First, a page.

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May 30, 2012


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You're right. Yesterday a Canadian federal cabinet minister said that he was "dealing with a law that was wrote sixty years ago."

Spot on, Nancy. Great post.

Great contribution to the debate, Nancy! This topic is not just linguistic - it reflects the claim that the "good language" preserves the state first expressed by Herder in the18th century Germany.

I agree with the general thrust of your argument, but I think you too easily discount the way that poor language usage can undermine credibility. You bring up the case of George W. Bush and how his flubs didn't prevent him from earning the presidency. But he was also often mocked as a dumb. Whether he was or wasn't isn't my point here. The perception that he wasn't smart undermined his credibility as a leader on both the U.S. and the world stages. As a result, he had a harder time reaching his political goals. He was very unpopular when he left the presidency, and it's notable that the next election brought in a president known for his mastery of language. So while I agree that the business and political worlds ("the people of power") ultimately don't pay anywhere near as much attention to prescriptivist rules as writers and other grammar nerds do, I do think good communication skills play an important role in leadership.

Nice post, Nancy.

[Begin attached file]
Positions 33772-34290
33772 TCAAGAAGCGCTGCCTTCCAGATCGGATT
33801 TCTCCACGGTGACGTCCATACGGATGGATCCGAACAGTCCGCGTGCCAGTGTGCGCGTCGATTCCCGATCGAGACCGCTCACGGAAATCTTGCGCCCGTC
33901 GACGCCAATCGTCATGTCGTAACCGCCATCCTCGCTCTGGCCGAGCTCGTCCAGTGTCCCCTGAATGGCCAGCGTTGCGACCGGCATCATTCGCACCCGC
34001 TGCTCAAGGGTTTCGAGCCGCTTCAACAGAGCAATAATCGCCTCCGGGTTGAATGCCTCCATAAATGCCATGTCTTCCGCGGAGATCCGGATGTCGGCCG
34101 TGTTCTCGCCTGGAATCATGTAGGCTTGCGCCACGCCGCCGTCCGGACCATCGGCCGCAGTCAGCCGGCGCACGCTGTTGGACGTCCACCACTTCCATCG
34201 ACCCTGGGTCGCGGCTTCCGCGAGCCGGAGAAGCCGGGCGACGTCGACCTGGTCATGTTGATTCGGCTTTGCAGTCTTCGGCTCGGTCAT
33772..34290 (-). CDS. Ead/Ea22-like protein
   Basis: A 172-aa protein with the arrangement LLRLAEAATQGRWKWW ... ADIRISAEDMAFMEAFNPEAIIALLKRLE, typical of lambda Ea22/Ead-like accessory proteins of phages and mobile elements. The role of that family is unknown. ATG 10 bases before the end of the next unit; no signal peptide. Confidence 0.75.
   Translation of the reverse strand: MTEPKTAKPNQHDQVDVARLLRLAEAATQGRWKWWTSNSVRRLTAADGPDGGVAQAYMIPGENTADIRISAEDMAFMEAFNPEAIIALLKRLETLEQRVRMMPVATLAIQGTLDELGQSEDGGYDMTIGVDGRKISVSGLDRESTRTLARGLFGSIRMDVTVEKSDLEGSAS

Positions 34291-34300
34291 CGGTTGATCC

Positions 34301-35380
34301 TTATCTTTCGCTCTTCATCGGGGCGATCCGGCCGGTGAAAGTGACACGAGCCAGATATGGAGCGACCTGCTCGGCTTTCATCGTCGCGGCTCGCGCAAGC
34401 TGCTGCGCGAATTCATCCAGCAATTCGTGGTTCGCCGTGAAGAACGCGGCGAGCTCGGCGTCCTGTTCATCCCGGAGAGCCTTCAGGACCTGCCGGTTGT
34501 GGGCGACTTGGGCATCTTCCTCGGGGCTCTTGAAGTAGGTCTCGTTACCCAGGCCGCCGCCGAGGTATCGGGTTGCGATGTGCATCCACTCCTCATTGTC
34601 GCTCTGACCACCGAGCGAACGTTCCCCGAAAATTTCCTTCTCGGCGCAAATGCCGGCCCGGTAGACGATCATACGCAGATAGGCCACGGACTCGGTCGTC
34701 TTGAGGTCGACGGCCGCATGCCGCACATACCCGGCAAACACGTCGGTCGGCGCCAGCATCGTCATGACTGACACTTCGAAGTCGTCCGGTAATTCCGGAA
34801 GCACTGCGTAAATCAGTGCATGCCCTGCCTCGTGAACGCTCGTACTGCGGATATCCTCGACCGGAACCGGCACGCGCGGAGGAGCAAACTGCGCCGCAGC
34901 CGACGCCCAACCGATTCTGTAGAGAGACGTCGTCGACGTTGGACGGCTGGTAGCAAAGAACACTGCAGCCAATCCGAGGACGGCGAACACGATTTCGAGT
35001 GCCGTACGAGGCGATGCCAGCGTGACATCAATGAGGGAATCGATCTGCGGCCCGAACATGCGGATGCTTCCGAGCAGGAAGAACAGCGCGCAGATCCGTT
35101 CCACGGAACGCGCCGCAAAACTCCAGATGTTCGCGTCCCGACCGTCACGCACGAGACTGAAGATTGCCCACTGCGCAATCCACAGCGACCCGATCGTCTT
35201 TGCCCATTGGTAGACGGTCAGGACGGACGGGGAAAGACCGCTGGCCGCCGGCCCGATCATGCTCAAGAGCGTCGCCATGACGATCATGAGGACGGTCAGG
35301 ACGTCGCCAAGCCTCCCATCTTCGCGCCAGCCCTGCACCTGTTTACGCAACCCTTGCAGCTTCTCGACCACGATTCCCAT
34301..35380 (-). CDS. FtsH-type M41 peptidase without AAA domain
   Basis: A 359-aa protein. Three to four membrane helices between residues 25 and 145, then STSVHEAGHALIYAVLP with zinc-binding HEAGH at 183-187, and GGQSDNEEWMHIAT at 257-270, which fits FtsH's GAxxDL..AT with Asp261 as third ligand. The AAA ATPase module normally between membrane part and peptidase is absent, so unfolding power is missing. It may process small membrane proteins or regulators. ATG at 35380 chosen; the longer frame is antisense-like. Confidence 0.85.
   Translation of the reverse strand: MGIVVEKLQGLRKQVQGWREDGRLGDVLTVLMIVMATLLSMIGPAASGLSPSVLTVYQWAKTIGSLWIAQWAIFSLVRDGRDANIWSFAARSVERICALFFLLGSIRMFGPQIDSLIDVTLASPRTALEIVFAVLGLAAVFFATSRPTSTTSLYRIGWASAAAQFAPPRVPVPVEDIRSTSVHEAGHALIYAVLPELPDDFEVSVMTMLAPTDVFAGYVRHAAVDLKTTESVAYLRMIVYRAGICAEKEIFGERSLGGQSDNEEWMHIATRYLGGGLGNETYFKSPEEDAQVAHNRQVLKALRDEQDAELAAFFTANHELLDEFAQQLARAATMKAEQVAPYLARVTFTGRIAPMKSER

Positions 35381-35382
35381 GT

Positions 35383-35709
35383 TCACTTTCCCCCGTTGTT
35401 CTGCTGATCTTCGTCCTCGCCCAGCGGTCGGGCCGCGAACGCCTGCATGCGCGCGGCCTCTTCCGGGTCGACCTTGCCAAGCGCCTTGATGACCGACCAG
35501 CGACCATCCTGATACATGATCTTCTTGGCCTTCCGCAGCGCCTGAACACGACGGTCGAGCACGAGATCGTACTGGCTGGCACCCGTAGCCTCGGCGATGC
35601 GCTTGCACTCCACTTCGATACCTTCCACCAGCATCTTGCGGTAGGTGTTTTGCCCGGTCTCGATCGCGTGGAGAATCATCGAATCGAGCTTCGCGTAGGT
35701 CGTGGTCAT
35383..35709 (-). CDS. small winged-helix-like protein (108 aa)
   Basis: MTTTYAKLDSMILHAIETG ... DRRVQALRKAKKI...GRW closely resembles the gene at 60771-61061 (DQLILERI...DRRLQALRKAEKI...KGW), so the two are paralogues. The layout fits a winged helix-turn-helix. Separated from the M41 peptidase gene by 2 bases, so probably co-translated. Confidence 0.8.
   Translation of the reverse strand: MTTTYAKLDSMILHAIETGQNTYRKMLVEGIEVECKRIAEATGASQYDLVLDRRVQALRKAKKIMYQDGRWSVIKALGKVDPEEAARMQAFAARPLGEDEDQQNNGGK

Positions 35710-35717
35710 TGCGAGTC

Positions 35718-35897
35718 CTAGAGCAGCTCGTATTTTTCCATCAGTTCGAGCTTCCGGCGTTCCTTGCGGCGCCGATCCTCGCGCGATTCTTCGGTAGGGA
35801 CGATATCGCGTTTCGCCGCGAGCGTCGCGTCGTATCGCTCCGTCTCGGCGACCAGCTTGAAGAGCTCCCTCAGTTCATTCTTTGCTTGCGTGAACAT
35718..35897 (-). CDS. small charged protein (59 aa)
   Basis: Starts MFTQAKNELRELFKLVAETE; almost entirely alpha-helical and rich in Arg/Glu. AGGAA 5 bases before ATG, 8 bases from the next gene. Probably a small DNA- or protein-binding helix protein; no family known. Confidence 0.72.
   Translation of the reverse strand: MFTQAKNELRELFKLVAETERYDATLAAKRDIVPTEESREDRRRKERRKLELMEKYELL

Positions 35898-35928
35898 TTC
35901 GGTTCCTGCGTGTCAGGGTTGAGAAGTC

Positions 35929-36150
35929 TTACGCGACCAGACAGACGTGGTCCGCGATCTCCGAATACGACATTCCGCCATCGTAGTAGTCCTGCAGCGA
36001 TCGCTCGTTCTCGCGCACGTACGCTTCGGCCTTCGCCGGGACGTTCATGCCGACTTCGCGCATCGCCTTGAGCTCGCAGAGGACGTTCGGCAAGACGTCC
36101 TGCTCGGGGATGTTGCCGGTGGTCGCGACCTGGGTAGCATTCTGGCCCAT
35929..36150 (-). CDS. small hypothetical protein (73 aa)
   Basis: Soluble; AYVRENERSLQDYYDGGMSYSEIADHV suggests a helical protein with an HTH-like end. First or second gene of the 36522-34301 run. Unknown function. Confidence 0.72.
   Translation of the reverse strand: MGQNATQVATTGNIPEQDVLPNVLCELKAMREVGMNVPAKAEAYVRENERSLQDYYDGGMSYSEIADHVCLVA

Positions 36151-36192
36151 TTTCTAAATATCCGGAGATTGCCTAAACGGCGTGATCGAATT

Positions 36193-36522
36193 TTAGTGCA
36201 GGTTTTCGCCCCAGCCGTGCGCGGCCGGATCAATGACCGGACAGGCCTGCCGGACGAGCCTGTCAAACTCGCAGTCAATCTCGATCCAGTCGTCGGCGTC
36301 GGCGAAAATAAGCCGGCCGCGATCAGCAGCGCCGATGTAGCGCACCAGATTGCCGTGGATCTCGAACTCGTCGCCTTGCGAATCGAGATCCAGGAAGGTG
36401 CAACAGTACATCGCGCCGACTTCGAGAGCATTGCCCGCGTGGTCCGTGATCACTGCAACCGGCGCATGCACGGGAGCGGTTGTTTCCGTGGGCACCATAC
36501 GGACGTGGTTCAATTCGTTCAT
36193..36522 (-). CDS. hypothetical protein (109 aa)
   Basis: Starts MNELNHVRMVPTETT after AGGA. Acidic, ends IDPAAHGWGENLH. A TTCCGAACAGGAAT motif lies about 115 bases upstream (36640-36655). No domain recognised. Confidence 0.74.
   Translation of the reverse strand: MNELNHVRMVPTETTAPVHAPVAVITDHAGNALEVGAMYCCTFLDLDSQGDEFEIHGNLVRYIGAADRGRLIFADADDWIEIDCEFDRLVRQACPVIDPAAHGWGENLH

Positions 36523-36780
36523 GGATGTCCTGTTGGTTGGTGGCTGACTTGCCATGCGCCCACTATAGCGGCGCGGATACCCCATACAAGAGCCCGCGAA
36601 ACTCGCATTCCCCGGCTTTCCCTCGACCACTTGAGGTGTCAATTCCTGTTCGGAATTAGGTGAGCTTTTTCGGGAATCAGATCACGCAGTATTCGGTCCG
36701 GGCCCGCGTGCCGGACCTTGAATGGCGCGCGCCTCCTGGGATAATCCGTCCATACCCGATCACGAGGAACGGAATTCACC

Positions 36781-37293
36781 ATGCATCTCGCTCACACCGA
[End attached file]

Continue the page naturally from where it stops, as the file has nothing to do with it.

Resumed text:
Ms. Burns's hypercorrect 'whom' may have been motivated, at least in part, by its occurrence right after a preposition — or for one or several of the reasons Arnold Zwicky mentions here:

@Henry: I don’t dispute the value of good communication. I do dispute Bloom’s argument that it’s the lingua franca of the powerful, and that the hoi polloi needs to master it to be in with the in crowd. I wish it were so, but I don’t see much evidence of it. Indeed, I see almost the opposite – in corporate America, communication skills tend to be regarded as an arcane specialty. And writers and editors are among the first to be laid off in a “rightsizing” event.

Yeah, I’m a big old cynic.

But thanks for fighting the good fight! And for reading my blog.

Ultimately, the real issue is that the New Yorker likes to think of itself as relevant.

Very interesting post. Management speak presents a whole chamber of horrors that I attribute to a culture in which everyone is afraid of correcting those above them in the hierarchy. Presents many dangers. Remember how Hitler began issuing nonsensical orders because everyone was afraid to give him the bad news than divisions he was ordering didn't exist any more. When underlings never challenge fuzzy ideas indicated by fuzzy language, the organization is headed down a very dangerous road.

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